I finally got Peter Tosh’s two best solo albums on CD, and listening to his first one (unfairly remembered nowadays only for its pro-drug title track, “Legalize It,”) I found myself missing him. Released in the early 70s, the album has a number of songs directed at the police abuses and corruption of the Jamaican “shitstem” — in 1980, right-wing Prime Minister Edward Seaga was the first head of state invited to the Reagan White House. Tosh was probably assassinated for his planned return to public life just as Jamaica was entering another election season, but his lyrics now sound like they’re written about US politics.
Next door neighbor them hold your son
Said them find him with one gun
And it’s no need them start to mention
Him going to get an indefinite detention
It saddens and disgusts me that so few mainstream musicians have anything to say about the sorry state of U.S. politics. Chuck D is out there, as is Paris, but outside of a few hip-hop musicians, and people who’ve made a career of being protest singers on the margins, no one’s saying much. (Although it’s nice to see Natalie Maines doing ads for the ACLU after apologizing shamefully for her comments in England last year.)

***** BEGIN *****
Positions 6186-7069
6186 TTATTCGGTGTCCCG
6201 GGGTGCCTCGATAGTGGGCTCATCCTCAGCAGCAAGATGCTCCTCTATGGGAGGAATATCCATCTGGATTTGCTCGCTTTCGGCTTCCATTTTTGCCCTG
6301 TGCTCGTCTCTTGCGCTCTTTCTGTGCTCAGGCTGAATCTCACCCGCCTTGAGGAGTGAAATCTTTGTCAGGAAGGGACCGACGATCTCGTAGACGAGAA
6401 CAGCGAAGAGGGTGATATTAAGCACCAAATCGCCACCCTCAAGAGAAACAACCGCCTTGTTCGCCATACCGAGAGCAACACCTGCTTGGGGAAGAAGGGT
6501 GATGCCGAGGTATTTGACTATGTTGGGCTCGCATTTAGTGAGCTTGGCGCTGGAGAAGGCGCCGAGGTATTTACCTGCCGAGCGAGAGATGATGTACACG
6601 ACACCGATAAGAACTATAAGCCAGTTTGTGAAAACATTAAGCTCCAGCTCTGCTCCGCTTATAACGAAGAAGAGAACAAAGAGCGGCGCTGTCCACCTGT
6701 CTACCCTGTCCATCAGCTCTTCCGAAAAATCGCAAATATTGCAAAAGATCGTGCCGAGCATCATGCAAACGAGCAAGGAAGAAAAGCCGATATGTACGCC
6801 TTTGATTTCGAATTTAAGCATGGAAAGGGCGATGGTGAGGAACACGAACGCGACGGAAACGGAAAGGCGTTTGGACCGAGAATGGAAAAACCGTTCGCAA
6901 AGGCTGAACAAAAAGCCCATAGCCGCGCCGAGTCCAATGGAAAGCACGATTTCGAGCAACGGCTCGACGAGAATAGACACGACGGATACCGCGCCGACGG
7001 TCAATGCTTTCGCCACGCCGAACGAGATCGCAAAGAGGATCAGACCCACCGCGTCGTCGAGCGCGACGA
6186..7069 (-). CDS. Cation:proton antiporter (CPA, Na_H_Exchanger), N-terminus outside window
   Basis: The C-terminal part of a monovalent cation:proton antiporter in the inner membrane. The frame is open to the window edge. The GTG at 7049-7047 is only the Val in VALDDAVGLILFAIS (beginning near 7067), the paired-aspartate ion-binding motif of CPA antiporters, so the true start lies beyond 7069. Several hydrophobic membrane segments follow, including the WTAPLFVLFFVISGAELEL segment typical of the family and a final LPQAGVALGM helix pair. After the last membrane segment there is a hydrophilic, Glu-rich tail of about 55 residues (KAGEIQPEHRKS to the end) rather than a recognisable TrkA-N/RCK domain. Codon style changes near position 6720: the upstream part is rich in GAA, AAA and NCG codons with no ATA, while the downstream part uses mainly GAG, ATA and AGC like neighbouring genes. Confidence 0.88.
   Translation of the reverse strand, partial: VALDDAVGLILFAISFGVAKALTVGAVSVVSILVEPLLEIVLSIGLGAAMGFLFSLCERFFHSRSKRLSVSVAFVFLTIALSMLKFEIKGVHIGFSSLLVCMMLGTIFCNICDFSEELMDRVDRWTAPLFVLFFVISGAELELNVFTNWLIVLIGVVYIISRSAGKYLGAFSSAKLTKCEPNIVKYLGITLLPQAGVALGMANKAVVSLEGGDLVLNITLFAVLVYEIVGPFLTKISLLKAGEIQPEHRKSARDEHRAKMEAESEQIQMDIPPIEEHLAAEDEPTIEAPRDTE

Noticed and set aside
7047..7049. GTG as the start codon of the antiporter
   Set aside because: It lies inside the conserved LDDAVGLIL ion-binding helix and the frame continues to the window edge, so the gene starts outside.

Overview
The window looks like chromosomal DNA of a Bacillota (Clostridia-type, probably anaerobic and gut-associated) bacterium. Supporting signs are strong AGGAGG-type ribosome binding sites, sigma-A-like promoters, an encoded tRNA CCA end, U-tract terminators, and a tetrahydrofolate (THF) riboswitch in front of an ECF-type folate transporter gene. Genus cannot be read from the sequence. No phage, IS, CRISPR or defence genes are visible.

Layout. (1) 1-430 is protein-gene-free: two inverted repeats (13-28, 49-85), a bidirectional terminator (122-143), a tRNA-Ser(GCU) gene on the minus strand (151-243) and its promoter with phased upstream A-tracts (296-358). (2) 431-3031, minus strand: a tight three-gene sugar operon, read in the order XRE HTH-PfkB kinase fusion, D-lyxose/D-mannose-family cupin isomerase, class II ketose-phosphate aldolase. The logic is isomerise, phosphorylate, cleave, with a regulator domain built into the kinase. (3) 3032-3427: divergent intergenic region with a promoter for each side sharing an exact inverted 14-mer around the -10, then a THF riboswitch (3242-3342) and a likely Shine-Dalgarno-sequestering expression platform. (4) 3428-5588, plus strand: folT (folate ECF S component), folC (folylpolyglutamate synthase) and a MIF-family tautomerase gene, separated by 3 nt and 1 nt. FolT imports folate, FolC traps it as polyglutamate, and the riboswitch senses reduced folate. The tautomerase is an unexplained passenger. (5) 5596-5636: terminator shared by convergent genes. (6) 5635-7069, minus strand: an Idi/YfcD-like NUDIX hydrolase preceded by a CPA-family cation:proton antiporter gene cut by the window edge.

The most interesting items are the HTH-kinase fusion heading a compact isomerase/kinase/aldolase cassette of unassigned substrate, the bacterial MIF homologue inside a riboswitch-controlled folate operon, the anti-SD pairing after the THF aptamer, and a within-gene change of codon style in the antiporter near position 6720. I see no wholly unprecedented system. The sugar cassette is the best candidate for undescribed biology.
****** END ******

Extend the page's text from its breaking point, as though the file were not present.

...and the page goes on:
At the Grammy ceremony held during Gulf War I, Bob Dylan sang his vituperative “Masters of War.” At the time I was angry because he sang it so badly (as he sang everything in the early 90s) that even dedicated fans didn’t immediately recognize the song, thereby making the statement incomprehensible to almost everyone. For Gulf War II, he’s given us an underwear ad.
When I find myself talking like this, I wonder, am I now officially old? In this case, I don’t think so.